Due to this exploitation by outsiders, the economic structure of Bengal has been shattered and a large percentage of Bengal’s population now lives below the poverty line. Tens of millions of rupees are drained out of West Bengal every month by outsiders, and many of Bengal’s own industrial enterprises have been destroyed. The important industrial sectors together with trade and commerce are now in the hands of outsiders. Millions of able-bodied young Bengalees are unemployed, whereas the non-Bengali capitalists employ much of their work-force from outside the state.

Fascist Exploitation

The final and most dangerous form of economic exploitation is fascist exploitation. In order to canvass national support to justify their exploitation, the imperialists popularize the theory of nationalism. They portray their exploitation as rational and constitutional and based on the national interest. The British imperialists, in order to legitimize their exploitation, embraced nationalist theory. Following the example of the British, Mussolini of Italy and Hitler of Germany moved along the same path. When communist imperialism was established after the Second World War, the Soviet leader Joseph Stalin propagated the concept of the Slavic supremacy. Likewise, the Chinese leader Mao Zedong built up Chinese superiority.

As soon as an imperialist power is transformed into a fascist power, it spreads out its tentacles to psychically and culturally oppress a vanquished people. To perpetuate unhindered economic exploitation, psychic exploitation starts almost simultaneously. Where psychic exploitation is used to further economic exploitation, it is called “psycho-economic exploitation”.

At the very outset, the fascist exploiters select a weak community which inhabits a region rich in natural resources. The fascists socially and culturally uproot the victimized community by imposing a foreign language and culture on them. Because the local people cannot easily express their individual and collective feelings and sentiments in a foreign language, they develop a defeatist psychology and inferiority complex with respect to the exploiters. This defeatist psychology destroys the natural spiritedness and will to fight of the local people, and the fascists skillfully utilize this golden opportunity. The primary interest of the fascist exploiters is to gradually suck the vitality of the local community so that they can pillage and plunder their natural resources, but if necessary they will even obliterate the local community from the face of the earth.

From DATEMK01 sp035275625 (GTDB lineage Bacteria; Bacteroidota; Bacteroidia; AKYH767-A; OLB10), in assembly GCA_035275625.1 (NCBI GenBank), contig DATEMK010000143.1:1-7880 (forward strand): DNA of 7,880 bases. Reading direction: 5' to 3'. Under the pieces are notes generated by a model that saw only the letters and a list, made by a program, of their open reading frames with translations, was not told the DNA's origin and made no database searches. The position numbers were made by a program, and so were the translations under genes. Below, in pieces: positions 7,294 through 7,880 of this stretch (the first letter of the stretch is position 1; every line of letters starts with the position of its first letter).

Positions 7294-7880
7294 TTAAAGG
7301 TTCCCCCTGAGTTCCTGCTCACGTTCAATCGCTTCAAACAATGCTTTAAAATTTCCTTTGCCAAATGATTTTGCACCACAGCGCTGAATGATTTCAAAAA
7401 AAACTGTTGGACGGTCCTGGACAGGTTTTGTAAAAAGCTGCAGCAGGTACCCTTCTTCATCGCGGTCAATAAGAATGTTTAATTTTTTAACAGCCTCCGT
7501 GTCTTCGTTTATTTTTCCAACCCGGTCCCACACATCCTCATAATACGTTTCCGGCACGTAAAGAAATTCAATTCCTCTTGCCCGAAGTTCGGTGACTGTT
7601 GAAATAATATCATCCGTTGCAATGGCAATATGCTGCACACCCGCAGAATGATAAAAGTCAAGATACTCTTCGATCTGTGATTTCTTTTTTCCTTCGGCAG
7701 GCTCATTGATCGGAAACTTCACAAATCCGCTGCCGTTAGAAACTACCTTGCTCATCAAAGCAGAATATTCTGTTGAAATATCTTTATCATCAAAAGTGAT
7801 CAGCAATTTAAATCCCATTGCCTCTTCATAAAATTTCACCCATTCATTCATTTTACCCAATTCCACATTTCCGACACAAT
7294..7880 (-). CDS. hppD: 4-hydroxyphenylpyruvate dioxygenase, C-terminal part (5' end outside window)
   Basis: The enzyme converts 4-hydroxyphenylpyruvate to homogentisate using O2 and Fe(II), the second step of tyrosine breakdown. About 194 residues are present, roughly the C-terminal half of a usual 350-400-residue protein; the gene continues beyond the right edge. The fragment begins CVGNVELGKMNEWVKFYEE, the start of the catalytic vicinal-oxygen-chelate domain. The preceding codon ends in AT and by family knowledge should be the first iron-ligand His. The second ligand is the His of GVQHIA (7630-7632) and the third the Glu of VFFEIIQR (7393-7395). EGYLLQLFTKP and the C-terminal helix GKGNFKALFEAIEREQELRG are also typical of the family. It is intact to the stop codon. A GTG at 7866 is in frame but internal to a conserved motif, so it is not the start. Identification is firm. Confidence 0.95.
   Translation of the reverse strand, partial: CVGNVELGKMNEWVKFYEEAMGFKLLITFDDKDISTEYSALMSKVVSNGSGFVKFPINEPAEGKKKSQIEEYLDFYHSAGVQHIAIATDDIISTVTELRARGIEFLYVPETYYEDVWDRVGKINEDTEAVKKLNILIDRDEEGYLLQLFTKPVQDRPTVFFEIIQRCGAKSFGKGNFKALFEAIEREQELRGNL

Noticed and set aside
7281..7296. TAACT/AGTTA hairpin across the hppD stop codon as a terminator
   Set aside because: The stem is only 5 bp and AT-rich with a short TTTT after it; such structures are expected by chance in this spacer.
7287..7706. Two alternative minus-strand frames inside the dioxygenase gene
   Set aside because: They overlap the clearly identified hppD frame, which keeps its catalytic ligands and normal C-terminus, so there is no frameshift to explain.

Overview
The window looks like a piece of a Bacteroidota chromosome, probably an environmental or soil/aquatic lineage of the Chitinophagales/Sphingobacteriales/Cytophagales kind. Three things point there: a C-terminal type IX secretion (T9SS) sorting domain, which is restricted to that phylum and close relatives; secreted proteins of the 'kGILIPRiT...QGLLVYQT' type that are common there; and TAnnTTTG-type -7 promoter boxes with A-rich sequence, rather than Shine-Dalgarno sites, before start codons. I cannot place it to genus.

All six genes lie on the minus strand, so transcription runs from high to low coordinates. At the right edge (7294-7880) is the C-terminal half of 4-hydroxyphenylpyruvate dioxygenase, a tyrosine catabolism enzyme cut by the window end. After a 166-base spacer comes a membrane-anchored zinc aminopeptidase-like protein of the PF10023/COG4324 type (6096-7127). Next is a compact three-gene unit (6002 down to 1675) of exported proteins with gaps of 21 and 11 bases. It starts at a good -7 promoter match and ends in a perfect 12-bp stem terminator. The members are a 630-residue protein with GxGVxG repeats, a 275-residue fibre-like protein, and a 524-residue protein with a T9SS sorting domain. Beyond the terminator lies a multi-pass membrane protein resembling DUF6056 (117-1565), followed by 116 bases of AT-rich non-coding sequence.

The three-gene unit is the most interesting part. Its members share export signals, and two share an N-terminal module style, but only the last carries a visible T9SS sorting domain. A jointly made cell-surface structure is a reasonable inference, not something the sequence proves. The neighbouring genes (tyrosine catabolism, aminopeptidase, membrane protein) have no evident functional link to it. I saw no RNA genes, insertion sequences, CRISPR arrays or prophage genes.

During the British rule of India, the Bengalees were the victims of various types of rapacious psychic exploitation by the British fascists. The British adopted several methods of psychic exploitation. For instance, the British exploiters, obsessed with crushing freedom struggles and national revolts, tried to destroy the revolutionary spirit of the Bengalees. To achieve this objective they also started psycho-economic exploitation. Besides this, in order to reduce the Bengali population, they divided Bengal into different regions and annexed them to the adjoining states. A large section of the population became separated from the mainstream of Bengali life and identified with the cultural heritage of the newly formed states. The same approach is being followed even now.